Format

Send to:

Choose Destination
See comment in PubMed Commons below
Proc Natl Acad Sci U S A. 1994 Apr 26;91(9):3490-6.

Inactivation of gene expression in plants as a consequence of specific sequence duplication.

Author information

  • 1John Innes Centre, Norwich Research Park, Colney, United Kingdom.

Abstract

Numerous examples now exist in plants where the insertion of multiple copies of a transgene leads to loss of expression of some or all copies of the transgene. Where the transgene contains sequences homologous to an endogenous gene, expression of both transgene and endogenous gene is sometimes found to be impaired. Several examples of these phenomena displaying different features are reviewed. Possible explanations for the observed phenomena are outlined, drawing on known cellular processes in Drosophila, fungi, and mammals as well as plants. It is hypothesized that duplicated sequences can, under certain circumstances, become involved in cycles of hybrid chromatin formation or other processes that generate the potential for modification of inherited chromatin structure and cytosine methylation patterns. These epigenetic changes could lead to altered transcription rates or altered efficiencies of mRNA maturation and export from the nucleus. Where the loss of gene expression is posttranscriptional, antisense RNA could be formed on accumulated, inefficiently processed RNAs by an RNA-dependent RNA polymerase or from a chromosomal promoter and cause the observed loss of homologous mRNAs and possibly the modification of homologous genes. It is suggested that the mechanisms evolved to help silence the many copies of transposable elements in plants. Multicopy genes that are part of the normal gene catalog of a plant species must have evolved to avoid these silencing mechanisms or their consequences.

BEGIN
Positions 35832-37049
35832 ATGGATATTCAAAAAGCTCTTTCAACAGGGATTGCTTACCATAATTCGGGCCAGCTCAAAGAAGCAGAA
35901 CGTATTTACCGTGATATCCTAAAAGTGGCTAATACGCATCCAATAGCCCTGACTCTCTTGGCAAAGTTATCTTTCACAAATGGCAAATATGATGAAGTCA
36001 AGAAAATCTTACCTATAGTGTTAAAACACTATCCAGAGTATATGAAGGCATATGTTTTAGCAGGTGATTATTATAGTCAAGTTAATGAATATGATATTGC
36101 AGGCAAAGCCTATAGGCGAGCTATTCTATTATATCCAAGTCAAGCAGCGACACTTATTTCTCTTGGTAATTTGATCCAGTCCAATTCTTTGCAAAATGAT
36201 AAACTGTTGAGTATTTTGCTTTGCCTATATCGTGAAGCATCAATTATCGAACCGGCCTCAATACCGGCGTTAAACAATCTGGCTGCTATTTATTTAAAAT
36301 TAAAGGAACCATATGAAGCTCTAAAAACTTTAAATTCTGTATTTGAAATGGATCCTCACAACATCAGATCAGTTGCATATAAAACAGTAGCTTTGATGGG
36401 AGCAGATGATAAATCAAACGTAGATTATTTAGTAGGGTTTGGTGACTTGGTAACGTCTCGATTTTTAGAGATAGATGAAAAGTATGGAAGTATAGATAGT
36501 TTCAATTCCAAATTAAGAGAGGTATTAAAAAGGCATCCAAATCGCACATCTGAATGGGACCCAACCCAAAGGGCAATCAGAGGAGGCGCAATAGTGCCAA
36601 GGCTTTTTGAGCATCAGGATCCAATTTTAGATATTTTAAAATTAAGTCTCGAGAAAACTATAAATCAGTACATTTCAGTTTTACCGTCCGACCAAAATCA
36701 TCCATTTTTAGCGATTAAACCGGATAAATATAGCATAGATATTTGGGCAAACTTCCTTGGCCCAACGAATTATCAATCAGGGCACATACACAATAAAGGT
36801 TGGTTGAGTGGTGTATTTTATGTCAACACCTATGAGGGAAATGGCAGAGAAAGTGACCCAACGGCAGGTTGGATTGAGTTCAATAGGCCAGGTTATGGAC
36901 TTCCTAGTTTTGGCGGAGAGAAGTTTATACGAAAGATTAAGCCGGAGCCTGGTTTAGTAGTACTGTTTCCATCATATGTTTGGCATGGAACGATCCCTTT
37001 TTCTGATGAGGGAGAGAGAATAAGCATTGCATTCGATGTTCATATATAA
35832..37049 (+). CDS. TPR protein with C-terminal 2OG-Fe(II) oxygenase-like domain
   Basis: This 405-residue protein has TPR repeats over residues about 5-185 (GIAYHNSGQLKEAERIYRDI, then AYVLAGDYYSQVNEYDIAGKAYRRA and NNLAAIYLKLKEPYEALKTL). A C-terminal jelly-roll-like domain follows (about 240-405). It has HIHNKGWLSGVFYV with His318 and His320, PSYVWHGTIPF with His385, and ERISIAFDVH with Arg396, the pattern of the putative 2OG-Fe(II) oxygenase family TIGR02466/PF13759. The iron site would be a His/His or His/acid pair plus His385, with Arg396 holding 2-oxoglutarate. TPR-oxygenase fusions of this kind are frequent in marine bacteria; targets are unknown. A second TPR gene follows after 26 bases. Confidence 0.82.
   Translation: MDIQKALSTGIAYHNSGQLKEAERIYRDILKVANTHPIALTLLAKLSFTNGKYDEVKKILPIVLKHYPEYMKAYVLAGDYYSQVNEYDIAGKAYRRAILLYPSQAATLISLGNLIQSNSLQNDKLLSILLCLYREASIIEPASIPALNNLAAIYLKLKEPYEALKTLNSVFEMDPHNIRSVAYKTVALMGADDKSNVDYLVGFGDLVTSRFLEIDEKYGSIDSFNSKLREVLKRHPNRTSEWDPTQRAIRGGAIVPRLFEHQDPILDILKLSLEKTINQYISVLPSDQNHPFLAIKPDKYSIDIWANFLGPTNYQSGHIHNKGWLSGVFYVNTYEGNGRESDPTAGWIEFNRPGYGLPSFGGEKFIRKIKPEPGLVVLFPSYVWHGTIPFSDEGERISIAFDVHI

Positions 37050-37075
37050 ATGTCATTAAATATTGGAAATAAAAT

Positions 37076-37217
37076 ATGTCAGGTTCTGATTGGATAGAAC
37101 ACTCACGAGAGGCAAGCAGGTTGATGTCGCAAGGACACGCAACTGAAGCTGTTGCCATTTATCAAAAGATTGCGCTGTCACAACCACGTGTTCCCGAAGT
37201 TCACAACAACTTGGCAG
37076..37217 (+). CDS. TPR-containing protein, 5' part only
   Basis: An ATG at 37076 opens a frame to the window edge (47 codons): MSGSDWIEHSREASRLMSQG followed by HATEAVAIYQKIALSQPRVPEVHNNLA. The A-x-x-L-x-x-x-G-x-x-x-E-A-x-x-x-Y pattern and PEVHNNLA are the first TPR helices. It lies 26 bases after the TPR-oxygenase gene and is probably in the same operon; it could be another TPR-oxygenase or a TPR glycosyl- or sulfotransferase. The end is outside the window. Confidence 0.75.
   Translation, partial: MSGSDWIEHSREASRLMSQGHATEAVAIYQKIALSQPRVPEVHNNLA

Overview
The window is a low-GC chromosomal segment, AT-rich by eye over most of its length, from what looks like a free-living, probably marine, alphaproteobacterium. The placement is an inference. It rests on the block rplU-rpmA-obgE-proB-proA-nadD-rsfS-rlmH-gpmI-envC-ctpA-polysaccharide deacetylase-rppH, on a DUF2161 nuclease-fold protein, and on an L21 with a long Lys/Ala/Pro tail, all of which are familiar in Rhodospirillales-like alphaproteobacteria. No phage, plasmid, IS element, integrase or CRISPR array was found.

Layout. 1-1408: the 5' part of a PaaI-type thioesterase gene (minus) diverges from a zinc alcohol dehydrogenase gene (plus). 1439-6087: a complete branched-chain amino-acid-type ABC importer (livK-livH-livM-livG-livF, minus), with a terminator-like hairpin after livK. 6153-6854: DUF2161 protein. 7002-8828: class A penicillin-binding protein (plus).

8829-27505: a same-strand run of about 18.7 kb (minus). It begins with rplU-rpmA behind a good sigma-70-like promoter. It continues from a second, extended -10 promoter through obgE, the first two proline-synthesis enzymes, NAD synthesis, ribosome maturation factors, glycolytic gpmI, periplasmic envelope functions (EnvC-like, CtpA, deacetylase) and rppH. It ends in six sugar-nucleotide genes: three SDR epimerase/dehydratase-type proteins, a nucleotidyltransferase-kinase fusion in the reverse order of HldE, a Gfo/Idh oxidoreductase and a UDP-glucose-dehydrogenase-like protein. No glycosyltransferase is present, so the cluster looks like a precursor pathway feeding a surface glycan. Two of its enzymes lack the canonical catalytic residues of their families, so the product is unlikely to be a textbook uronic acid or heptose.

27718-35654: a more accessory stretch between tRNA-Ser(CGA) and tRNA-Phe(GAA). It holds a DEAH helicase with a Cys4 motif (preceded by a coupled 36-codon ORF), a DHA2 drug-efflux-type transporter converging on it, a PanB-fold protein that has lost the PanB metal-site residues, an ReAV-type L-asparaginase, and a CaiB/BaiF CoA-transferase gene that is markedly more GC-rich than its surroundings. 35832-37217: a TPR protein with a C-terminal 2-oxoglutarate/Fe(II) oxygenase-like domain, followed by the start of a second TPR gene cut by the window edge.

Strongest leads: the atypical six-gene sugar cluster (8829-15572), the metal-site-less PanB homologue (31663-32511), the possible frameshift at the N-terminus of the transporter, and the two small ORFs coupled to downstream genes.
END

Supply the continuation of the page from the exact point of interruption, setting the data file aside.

PMID:
8170935
[PubMed - indexed for MEDLINE]
PMCID:
PMC43606
Free PMC Article
PubMed Commons home

PubMed Commons

0 comments
How to join PubMed Commons

    Supplemental Content

    Full text links

    Icon for HighWire Icon for PubMed Central
    Loading ...
    Write to the Help Desk